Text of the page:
Sociological Images is a blog I’ve been following for quite some time. I love a lot of the things they point out and I get some great ideas from them, but today’s post, An invisible option in the aftermath of Slaughter’s ‘Why Women Can’t Have it All’ really got my hackles up.
“The ‘invisible solution'” Lisa Wade proposes to the problem of women (because let’s be real, it’s not ‘parents’ as they say that lose when they juggle work and kids, it’s women) is:
“Don’t. Have. Kids. No really – just don’t have them. Think about it. The idea that women will feel unfulfilled without children and die from regret is one of the most widely-endorsed beliefs in American. It’s downright offensive to some that a woman would choose not to have children.” [sic]
“I’m here to tell still-childless women (and men, too) that they can say NO if they want to… Just… think about it. Maybe you can spend your extra time working to change the system for the better. Goodness knows parents will be too tired to do it.”
Well, golly, that’s original. I don’t think anyone ever proposed the radical idea that women keep their legs closed and not grow babies, or that or that I could have said no if I wanted.
The comments have exploded with vitriol for people who have selfishly chosen to have kids. I guess that sort of throws a wrench in this idea that it is only child-free choices that are looked upon with disdain. “I feel sorry for children whose parents had them just because they thought they had to meet some cultural/social expectation. A parent should subordinate their desires to the welfare of their children OR they should NOT have children.” and “Condoms cost roughly $.50 each in a bulk pack. The average married couple has sex roughly twice a week… that’s $52 a year, or 8 hours’ worth of work at minimum wage. Are you telling me that there are that many people who can’t afford half a day’s work each a year to pay for their sexual enjoyment?” and “I am reminded of Anthony and Stanton’s friendship/partnership. It will take those of us who are tired in cahoots with those of us with the energy and blessed time to fight the good fight to move the ball forward.” So that was fun. Apparently I’m either too stupid or poor to buy condoms, selfish for having desires of my own, and too busy being a hausfrau to have anything worthwhile to say. But forget about that. Anyone can leave ridiculous comments. I’ll stick to addressing the article.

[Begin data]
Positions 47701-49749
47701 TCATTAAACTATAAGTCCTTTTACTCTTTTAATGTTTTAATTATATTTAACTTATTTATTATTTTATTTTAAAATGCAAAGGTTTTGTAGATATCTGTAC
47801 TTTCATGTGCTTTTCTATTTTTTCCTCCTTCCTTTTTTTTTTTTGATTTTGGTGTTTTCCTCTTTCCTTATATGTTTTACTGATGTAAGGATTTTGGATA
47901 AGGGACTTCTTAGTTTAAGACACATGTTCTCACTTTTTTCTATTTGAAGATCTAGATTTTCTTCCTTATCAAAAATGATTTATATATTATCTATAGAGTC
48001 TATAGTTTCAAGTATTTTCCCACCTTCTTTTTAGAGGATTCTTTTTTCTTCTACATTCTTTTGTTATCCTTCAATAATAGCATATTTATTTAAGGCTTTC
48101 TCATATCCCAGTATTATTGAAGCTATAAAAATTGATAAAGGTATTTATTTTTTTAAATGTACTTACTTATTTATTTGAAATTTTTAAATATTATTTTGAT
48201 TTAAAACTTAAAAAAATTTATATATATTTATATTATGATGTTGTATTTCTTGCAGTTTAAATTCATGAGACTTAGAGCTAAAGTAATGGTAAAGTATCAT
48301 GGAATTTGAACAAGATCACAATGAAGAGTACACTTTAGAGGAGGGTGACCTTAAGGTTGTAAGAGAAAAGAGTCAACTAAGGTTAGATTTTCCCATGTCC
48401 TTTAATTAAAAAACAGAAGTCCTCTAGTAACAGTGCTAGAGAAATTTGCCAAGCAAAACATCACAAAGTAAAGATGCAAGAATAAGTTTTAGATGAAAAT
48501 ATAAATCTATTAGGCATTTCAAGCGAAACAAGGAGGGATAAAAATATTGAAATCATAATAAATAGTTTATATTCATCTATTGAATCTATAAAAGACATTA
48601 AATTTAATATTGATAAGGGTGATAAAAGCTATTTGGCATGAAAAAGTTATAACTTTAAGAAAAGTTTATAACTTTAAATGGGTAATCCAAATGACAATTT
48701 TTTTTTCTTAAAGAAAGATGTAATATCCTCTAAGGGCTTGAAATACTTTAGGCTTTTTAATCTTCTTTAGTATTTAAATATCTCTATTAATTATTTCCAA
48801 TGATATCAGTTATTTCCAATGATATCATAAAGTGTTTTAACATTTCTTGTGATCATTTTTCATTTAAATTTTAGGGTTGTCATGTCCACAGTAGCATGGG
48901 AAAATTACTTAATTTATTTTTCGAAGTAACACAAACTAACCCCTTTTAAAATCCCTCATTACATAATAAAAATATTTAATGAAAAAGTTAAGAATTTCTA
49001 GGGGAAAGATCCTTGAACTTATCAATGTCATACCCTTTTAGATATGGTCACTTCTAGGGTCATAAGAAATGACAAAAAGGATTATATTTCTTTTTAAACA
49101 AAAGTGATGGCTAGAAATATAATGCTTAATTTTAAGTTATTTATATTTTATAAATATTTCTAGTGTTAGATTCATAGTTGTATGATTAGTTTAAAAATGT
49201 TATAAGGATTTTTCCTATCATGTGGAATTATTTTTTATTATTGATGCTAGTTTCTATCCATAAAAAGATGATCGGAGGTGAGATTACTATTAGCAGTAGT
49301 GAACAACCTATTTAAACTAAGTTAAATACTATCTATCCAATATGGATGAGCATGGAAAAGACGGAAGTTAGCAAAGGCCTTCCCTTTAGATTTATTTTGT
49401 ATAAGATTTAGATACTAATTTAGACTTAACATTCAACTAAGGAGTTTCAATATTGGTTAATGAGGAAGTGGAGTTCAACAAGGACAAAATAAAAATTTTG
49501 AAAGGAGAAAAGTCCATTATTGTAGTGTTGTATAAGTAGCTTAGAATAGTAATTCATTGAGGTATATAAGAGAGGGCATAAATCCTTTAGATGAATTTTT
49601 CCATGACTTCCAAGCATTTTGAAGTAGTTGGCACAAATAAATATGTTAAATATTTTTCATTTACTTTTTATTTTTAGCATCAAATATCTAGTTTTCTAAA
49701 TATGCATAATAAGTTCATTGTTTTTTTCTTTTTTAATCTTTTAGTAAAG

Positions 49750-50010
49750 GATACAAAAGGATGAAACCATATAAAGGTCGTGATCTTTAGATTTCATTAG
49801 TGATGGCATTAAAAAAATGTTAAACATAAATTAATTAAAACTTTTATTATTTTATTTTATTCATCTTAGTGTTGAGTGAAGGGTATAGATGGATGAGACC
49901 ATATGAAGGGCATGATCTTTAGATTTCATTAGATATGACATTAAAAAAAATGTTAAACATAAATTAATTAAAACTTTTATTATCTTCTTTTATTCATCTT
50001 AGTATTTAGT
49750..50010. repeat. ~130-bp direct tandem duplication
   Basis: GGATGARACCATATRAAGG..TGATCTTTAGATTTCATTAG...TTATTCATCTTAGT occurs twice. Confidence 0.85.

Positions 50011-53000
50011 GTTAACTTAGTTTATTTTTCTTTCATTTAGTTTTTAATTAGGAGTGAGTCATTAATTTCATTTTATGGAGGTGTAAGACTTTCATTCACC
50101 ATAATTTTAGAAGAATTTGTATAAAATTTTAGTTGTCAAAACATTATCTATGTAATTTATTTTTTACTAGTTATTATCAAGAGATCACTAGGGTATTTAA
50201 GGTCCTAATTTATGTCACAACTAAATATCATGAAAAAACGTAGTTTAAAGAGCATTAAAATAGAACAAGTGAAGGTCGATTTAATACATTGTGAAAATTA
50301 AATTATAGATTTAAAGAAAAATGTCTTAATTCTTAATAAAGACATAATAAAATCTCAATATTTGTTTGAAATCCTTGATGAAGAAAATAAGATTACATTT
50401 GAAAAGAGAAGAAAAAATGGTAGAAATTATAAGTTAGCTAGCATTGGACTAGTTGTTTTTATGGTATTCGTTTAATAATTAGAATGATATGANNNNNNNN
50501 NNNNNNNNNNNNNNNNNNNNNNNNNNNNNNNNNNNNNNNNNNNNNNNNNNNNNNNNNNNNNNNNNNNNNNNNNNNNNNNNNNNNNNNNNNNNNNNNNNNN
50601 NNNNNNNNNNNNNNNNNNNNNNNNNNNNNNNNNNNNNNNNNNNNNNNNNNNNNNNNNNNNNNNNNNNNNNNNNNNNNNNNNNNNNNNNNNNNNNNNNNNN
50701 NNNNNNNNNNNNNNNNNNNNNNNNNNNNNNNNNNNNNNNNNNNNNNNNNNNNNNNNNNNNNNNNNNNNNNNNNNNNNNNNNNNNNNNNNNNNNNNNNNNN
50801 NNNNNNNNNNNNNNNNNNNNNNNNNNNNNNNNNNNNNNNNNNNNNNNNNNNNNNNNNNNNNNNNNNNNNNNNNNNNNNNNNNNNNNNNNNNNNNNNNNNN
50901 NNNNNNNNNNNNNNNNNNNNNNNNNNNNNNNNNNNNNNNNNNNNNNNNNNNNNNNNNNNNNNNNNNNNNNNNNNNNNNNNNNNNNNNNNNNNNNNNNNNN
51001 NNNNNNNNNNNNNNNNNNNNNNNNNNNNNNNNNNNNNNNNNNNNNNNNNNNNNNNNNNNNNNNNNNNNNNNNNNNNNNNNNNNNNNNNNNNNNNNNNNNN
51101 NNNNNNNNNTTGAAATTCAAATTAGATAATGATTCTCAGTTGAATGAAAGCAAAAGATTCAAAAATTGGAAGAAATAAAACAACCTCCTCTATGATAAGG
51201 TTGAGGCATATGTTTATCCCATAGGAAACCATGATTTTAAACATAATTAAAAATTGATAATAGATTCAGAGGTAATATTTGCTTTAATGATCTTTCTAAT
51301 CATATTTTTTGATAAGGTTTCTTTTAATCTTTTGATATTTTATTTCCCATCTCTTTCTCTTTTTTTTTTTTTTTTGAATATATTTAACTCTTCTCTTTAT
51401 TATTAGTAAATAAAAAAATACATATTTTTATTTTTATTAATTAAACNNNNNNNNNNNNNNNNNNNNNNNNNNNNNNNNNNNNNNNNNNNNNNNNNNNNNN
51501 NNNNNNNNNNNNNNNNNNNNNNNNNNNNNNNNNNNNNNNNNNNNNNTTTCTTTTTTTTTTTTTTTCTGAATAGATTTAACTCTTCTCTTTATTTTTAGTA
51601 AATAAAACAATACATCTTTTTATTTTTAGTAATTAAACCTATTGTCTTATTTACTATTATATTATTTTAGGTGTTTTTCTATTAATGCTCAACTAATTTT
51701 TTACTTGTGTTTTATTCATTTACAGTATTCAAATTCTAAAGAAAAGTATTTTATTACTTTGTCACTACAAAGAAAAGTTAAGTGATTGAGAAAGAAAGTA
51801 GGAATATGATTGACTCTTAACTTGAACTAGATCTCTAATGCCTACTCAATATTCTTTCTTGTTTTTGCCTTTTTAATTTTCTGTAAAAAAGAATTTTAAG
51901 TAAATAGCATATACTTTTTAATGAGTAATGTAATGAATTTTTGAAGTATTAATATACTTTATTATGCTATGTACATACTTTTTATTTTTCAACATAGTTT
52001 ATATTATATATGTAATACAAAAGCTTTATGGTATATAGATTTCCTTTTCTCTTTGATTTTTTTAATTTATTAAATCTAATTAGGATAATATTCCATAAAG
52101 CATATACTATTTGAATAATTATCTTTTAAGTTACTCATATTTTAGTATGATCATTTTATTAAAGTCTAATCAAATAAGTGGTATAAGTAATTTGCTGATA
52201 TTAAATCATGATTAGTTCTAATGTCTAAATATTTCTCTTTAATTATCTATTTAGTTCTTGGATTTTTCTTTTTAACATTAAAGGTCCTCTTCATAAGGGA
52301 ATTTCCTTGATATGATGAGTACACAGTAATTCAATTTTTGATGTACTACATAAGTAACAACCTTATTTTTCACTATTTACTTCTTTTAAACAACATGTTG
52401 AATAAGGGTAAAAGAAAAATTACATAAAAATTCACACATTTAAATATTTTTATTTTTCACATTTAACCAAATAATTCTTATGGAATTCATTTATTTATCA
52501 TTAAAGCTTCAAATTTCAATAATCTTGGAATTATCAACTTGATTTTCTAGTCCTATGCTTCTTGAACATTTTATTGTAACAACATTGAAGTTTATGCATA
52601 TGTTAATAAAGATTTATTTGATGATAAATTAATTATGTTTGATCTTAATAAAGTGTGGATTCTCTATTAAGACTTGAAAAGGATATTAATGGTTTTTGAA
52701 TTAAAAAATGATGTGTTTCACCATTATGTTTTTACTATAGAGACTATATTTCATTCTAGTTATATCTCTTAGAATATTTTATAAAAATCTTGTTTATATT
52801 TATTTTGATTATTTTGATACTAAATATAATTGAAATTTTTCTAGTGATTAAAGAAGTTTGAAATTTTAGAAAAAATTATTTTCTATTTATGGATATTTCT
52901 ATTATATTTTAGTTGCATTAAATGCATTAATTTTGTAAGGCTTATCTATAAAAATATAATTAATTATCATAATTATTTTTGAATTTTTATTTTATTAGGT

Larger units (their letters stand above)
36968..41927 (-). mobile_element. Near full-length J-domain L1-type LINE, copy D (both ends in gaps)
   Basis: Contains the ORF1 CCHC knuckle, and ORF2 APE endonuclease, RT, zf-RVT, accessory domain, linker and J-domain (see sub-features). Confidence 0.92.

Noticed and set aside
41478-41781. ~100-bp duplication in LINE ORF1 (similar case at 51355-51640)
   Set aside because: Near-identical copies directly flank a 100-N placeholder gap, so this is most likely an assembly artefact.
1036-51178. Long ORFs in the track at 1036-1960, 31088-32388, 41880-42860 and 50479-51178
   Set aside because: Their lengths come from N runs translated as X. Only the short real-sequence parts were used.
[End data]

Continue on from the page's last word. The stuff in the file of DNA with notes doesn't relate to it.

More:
It’s funny I actually felt like I did have a little something to contribute to the world. Contrary to popular belief, my first positive pregnancy test did not ruin my life or render me perpetually barefoot and pregnant, incapable of reading, writing, or taking classes. In fact it might occur to somebody writing about societal pressures that leave “parents” (they mean women) constantly feeling as though they’re “failing at something” are not so much relieved by this kind of bold statement, but encouraged. After all, if I’m too tired to contribute intellectually or socially, surely I’m too tired to be any good at my job. But surely Lisa Wade, who describes herself as ” currently knee-deep in the literature on parenting and gender,” is aware that social pressures feeding women the message that becoming pregnant is not such a good decision, or that it makes them stupid, slutty, or worthless, are exactly the messages that foster the public opinion that it’s perfectly okay to deny mothers work, maternity leave, and autonomy. Right? And surely she can see that it’s completely unnecessary and unproductive to take part in it, right?
Lisa Wade made the mistake of perceiving herself as so far removed from the negative social pressures mothers face that she couldn’t possibly be contributing to them. Unfortunately, commenting on reproductive choices from the perspective of a full-time academic, especially through a widely-followed blog, accomplishes nothing short of that. I’m not bacteria in a dish, Lisa Wade, I’m a mother who has time to read and write.